posted on Jan, 27 2006 @ 04:13 PM
Two recently released documents seem to indicate that US forces kidnapped Iraqi women in attempts to get to their husbands. The official word is that
this is not something the US forces do, but the documents paint a different picture.
Iraqi human rights activist Hind al-Salehi contends that U.S. anti-insurgent units, coming up empty-handed in raids on suspects' houses, have at
times detained wives to pressure men into turning themselves in.
Iraq's deputy justice minister, Busho Ibrahim Ali, dismissed such claims, saying hostage-holding was a tactic used under the ousted Saddam Hussein
dictatorship, and "we are not Saddam." A U.S. command spokesman in Baghdad, Lt. Col. Barry Johnson, said only Iraqis who pose an "imperative
threat" are held in long-term U.S.-run detention facilities.
But documents describing two 2004 episodes tell a different story as far as short-term detentions by local U.S. units. The documents are among
hundreds the Pentagon has released periodically under U.S. court order to meet an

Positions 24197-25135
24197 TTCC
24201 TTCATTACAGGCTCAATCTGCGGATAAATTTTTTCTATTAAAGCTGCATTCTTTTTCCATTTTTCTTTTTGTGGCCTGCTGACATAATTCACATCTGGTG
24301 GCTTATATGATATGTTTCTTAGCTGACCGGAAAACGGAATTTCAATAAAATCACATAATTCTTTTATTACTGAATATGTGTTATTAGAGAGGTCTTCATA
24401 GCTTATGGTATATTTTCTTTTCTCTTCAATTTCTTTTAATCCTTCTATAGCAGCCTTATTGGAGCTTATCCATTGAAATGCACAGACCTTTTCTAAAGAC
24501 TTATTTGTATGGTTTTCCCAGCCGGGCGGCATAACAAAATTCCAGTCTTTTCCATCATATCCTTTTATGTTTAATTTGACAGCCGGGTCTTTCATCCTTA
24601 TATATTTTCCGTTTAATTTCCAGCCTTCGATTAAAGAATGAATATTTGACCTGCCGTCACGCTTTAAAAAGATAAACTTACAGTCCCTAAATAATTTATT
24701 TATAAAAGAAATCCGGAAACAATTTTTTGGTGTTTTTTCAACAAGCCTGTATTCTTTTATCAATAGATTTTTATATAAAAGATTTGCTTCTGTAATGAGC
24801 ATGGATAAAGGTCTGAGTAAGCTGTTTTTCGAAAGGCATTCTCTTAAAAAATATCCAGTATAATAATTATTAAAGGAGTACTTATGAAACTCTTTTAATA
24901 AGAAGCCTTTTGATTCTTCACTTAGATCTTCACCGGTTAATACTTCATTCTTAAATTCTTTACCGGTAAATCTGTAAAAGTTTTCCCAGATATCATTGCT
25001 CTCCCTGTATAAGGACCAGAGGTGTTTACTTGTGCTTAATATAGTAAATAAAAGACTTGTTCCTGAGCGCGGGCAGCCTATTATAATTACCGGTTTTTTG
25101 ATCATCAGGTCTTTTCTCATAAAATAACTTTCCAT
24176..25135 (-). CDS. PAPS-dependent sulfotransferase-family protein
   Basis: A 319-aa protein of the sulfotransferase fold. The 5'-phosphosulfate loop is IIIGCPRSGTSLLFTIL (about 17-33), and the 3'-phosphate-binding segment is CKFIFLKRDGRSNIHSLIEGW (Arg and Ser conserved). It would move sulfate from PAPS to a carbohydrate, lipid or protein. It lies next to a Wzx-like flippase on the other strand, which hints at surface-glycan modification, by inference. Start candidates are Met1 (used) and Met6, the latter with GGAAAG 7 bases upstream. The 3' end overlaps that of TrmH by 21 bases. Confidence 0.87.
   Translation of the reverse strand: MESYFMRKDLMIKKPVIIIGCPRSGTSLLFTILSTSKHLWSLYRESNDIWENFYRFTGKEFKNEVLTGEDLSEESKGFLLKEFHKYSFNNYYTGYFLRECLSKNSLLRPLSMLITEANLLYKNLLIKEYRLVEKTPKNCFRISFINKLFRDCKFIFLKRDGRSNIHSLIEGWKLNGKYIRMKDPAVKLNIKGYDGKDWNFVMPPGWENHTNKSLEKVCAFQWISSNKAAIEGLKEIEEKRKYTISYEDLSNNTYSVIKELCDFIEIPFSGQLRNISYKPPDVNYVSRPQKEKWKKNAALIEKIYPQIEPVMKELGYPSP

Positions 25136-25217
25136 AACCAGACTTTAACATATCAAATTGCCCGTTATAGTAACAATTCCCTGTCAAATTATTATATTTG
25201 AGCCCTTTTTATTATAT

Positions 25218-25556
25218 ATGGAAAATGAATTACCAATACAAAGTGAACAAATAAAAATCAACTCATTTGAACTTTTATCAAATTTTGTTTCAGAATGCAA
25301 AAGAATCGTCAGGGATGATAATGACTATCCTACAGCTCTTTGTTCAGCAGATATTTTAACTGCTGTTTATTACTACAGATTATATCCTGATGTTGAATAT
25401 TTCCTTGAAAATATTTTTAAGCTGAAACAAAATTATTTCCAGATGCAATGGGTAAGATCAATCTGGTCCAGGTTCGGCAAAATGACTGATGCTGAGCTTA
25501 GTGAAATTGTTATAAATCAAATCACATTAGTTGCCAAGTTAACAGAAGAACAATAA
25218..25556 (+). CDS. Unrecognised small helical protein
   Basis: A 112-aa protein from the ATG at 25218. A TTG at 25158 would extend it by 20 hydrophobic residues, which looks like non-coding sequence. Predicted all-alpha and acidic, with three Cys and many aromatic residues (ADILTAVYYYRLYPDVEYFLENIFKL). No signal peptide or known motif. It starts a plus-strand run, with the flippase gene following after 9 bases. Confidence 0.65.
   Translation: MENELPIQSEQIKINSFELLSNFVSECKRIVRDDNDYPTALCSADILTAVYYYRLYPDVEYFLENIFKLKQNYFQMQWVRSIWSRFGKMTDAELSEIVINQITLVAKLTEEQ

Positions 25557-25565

American Civil Liberties Union request for information on detention practices.
Please visit the link provided for the complete story.
In the wake of the Jill Carroll story, this brings an entirely new angle to the use of women in the psychological war going on within the War in
Iraq. If what these documents seem to indicate is indeed true, then there is little difference in the methods of the US forces and the methods of the
insurgents. What I would need to be clearer on is if these women are indeed "innocent" or if they are enemy combatants themselves. The first
question would be, if they know the whereabouts of their wanted husbands, and refuse to release that information, is that enough to seize them and
hold them indefinitely?
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[edit on 1-27-2006 by Valhall]
[edit on 29-1-2006 by asala]